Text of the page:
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How to Protect Your Garden from the Summer Heat

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After the weekend’s sunny performance, it is important that we begin the preparations for protecting our gardens from the summer heat. Knowing what to do to ensure your garden doesn’t dehydrate during a heat wave can be the difference between a stunning summer haven, and a pile of wilted leaves. There are a multitude of tasks you can carry out to make sure that your garden is protected from the sun; take a look at our tips below for some great advice.

 

Use Reflective Mulch

The first line of defence against hot weather is applying a layer of mulch around your plants. This would preferably be reflective, such as dried grass clippings. Applying mulch protects your topsoil from direct sun exposure, keeping it moist and workable.

 

There are different mulch materials available which can be used by gardeners. During the hot summer we’d recommend lighter coloured mulches, like dried grass clippings as previously mentioned, as they reflect the sun’s heat more effectively than darker mulches.

 

For the perfect grass clippings, mow your lawn and leave the cuttings on your garden for a few days. Once they have turned a light brown, rake them up and spread them around your plants and flowers.

 

Water Early

During the summer months, the top layer of soil in your garden can get dry and dehydrated quickly. In order to make the most of your watering, be sure to water your plants and turf early in the morning. This optimises the amount of time they have to absorb the liquid before it gets warm enough to evaporate your efforts.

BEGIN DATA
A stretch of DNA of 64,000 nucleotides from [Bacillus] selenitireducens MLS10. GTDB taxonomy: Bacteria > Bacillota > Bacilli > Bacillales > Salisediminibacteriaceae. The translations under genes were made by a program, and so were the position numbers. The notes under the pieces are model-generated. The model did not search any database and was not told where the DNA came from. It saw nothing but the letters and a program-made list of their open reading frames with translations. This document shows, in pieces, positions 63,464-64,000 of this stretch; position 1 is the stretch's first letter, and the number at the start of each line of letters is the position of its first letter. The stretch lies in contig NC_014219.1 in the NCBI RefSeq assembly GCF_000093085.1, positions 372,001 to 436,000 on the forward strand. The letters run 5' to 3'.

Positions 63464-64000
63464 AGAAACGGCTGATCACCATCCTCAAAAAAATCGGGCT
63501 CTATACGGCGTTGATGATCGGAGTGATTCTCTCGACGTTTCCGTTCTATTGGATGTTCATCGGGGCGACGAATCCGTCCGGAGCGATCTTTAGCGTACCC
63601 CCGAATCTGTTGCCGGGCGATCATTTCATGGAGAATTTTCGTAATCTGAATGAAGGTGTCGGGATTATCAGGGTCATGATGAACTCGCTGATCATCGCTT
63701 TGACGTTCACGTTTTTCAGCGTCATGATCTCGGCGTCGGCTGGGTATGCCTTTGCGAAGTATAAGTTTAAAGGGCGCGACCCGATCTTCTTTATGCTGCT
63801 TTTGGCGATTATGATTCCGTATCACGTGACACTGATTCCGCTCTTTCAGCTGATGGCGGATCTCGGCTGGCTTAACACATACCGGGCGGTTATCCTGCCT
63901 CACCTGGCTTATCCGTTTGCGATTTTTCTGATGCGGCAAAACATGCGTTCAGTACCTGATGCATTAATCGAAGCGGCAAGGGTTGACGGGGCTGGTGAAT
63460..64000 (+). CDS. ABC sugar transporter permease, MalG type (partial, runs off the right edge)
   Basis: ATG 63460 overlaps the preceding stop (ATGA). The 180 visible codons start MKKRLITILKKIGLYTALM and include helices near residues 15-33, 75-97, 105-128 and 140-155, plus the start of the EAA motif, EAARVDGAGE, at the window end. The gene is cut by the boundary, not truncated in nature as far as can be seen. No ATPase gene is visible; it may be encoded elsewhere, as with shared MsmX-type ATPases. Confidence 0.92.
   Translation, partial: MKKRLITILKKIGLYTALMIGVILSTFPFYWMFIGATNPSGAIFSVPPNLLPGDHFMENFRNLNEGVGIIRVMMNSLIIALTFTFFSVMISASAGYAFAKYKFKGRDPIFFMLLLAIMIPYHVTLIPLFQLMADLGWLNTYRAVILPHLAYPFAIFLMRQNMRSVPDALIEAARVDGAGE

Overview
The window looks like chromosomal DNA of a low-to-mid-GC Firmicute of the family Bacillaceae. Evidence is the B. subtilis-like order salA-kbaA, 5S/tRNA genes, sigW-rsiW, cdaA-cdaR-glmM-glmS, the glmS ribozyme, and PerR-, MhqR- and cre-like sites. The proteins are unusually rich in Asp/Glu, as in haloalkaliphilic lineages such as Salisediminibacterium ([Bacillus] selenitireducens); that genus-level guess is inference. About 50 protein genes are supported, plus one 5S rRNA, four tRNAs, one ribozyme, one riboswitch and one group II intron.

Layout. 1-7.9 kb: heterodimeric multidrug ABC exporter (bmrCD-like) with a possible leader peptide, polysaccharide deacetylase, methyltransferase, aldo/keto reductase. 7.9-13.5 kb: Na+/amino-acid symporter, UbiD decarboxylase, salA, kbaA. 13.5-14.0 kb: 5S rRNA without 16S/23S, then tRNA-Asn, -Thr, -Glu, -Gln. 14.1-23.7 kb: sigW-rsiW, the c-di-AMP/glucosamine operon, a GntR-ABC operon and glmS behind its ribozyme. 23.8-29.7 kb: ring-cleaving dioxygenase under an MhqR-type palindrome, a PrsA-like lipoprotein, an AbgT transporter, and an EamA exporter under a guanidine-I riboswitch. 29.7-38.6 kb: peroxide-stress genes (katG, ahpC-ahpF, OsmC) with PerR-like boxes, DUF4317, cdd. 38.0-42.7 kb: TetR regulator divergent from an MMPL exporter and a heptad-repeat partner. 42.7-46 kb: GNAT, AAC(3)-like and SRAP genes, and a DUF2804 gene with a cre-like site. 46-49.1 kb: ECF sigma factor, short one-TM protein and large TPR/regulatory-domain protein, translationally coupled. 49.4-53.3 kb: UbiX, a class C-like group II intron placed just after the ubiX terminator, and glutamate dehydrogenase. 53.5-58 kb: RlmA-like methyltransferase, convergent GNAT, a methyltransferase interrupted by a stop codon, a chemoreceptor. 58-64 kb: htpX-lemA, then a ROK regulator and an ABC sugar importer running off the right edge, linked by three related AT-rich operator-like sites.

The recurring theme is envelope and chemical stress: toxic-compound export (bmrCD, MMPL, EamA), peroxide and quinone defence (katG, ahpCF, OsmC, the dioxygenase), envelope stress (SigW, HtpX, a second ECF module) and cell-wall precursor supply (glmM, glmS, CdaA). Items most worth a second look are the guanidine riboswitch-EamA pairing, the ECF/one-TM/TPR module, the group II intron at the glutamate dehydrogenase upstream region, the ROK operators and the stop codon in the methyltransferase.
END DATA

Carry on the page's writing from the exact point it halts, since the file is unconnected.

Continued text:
Watering in the morning also prevents heat scald, which can damage leaves that are watered whilst the sun is directly overhead. During a heat wave, seed and nursery beds may need a second watering later in the day.

 

Keep Grass Long

It makes sense that the taller your grass stands, the longer its shadow. This added shading can benefit your soil by helping it to retain moisture. A minimum depth for getting shade benefit is 3 inches, although some gardeners set their lawnmowers as high as 6 inches during the high summer.

 

Avoid applying fertilisers to your lawn during a heat wave, as your lawns ability to absorb nutrients is diminished. Waiting until the weather cools will be more effective.